When it comes to explaining the birds and the bees, I’ve always believed that honesty is the best policy (well, as close to the truth as possible without scarring your children’s minds with images of mummy and daddy doing the fandango).
However, on a recent trip to the beach, a conversation about holes with four-year-old Boy-Who-Asks-Questions soon had me scrambling to get out of my own honest, but deep, hole.
After a morning of serious sandcastle making, my little family and I were sitting under a shady tree enjoying an ice-cream. For once we were all lost for words as we slurped away watching the activity around us.
Sitting immediately in front of us were two very pregnant ladies. I was admiring how beautiful they looked, (a few chicken feathers popped out my arms) but in my son’s mind they triggered a stream of thought that led us down this path:
Boy-Who-Asks-Questions: <licking ice-cream> “Mummy, when I was a baby was I in your tummy?”
Me: “Yes sweetheart, you were.”
Little Fairy: <interjects, not to be outdone by her brother> “I was a baby in your tummy too?”
Me: “Yes sweetheart, you were in my tummy too.”
Boy-Who-Asks-Questions: “But mummy, how did we get in there?”
Busy-And-Important-Husband: <looks out the corner of his eye>
Me: “Well, sweetheart, mummy and daddy love each other very much. One day we hugged each other and a little seed went into mummy’s tummy. Then I loved the little seed and it turned into you, and you grew into a little baby.”
Boy-Who-Asks-Questions: <still licking ice-cream> “But mummy, what did we do in your tummy?”
Me: “Well, you grew and grew until it was time to come out.”
Boy-Who-Asks-Questions: “Were there any toys in there?”
Me: “Um…no. But you definitely played in there. You used to kick my tummy and I’d feel your feet on the outside.”
Boy-Who-Asks-Questions: “But mummy, how did we get out of your tummy?”
Me: “Well, when it was time for you to come out I pushed you out of a little hole”.
Busy-And-Important-Husband: <eyes open wide and nearly chokes>
Boy-Who-Asks-Questions: “But mummy, where was the hole?”
Me: <pauses for thought> “(Shit, wasn’t expecting that) Well, um, the little hole was here, just below my belly button (ok, not the truth, but close enough).”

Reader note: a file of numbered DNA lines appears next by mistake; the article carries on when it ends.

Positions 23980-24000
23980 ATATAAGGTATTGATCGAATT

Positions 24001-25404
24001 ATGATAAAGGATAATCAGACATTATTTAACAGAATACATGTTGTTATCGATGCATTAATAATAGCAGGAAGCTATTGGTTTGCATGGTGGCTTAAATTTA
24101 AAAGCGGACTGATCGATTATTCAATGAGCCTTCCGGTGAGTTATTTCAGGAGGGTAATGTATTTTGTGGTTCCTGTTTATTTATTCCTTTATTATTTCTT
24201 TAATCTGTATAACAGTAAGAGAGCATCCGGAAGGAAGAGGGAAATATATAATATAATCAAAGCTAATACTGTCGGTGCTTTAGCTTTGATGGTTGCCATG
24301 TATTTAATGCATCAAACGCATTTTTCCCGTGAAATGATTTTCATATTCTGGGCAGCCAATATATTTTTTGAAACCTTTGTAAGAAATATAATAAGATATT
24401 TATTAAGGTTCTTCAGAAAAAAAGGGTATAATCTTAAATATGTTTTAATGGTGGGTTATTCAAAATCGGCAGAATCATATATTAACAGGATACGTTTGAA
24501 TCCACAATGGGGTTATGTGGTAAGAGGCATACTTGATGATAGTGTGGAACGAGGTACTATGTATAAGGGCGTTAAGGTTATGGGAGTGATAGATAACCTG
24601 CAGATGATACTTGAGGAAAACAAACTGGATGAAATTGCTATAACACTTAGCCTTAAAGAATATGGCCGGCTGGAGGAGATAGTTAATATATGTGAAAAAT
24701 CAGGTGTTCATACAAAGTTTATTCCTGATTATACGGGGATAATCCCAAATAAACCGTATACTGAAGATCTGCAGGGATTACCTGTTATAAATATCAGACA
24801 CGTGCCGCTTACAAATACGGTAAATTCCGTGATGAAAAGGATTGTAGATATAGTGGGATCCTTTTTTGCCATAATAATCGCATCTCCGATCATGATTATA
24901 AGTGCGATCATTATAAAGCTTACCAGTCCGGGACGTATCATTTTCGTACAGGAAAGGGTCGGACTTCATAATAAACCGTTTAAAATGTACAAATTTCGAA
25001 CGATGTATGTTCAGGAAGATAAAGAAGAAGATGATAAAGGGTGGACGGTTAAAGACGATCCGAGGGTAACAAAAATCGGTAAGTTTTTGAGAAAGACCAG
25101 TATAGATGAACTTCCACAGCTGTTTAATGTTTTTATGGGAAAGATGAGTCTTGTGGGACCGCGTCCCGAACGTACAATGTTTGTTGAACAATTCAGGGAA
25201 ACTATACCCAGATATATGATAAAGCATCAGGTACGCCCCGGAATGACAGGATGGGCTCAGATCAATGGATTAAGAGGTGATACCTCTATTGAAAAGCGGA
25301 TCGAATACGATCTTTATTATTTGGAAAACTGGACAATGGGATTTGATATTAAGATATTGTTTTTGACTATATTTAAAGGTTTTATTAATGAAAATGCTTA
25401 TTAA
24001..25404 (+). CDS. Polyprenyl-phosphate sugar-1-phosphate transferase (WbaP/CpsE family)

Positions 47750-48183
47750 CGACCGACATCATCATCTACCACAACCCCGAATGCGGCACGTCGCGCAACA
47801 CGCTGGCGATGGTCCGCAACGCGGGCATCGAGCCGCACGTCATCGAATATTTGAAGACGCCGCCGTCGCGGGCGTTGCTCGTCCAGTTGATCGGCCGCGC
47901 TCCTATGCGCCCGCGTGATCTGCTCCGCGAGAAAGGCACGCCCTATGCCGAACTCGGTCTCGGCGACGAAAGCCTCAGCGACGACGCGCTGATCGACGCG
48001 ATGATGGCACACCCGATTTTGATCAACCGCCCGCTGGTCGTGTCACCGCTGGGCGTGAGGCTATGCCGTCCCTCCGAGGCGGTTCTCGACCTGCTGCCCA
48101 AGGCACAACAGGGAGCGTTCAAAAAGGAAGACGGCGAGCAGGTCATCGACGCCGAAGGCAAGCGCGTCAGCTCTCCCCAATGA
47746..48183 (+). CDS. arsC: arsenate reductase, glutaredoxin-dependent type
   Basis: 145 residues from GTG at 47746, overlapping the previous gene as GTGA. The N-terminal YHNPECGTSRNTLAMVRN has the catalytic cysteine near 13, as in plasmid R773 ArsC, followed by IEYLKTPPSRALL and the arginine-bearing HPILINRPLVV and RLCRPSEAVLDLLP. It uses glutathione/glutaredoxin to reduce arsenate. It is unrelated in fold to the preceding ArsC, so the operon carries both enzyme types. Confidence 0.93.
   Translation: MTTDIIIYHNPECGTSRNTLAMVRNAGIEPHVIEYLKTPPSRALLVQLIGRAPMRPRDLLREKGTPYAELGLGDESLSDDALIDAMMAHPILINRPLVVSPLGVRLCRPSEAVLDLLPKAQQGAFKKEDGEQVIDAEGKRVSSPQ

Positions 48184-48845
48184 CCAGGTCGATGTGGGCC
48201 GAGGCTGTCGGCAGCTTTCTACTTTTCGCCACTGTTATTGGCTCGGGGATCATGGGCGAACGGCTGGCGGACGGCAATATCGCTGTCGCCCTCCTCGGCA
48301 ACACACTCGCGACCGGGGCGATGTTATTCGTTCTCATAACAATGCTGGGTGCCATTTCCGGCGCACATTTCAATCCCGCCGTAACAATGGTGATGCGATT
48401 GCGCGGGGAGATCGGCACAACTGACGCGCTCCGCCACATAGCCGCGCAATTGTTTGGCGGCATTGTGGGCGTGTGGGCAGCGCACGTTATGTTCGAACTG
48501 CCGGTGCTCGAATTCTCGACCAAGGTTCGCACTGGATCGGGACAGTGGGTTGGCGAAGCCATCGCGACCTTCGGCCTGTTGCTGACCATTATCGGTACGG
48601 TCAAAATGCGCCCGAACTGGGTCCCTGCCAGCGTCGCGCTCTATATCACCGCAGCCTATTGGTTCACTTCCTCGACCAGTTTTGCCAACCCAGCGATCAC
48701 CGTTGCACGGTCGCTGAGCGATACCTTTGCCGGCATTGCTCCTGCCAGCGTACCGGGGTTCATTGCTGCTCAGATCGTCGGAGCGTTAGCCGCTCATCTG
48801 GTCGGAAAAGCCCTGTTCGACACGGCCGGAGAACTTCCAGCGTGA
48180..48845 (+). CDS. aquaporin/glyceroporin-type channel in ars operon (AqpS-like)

Boy-Who-Asks-Questions: <studies my tummy for a minute, seemingly unconvinced> “But mummy, will I have a baby?”
Me: “Maybe one day you will. You might meet someone that you love, like I love daddy, and have a baby.”
Little Fairy: <interjects once again, still not to be outdone by her brother> “I’m going to have a baby.”
Busy-And-Important-Husband: <frowns the ‘over-my-dead-body’ frown>
Boy-Who-Asks-Questions: <suddenly stops licking ice-cream and stares wide-eyed in realisation> “But mummy, does that mean I will get a hole too?”
Me: “Well, uh. No, because you will probably meet a lady who will have a hole who you will give the seed to. (Oh gawd, but what if he’s gay?) Well, that’s if you want to love a lady that is.”
Busy-And-Important-Husband: “Hey, look at that lovely puppy dog over there!”
Boy-Who-Asks-Questions: “But why can’t I have a hole?”
Little Fairy: “I have a hole.”
Boy-Who-Asks-Questions: “Does she have a hole?”
Me: “Yes, she does have a hole, because she’s a girl.”
Boy-Who-Asks-Questions: “But why?”
Busy-And-Important-Husband: <stands up abruptly with bucket and spade in hand>. “Come on kids, let’s go and dig a few more holes before we go home!”
So, after that first attempt at explaining the birds and the bees to my four-year old, I figure I need to brush up on my story before the topic comes up again. How have you broken ‘the news’ with your children? I’d love to hear your stories.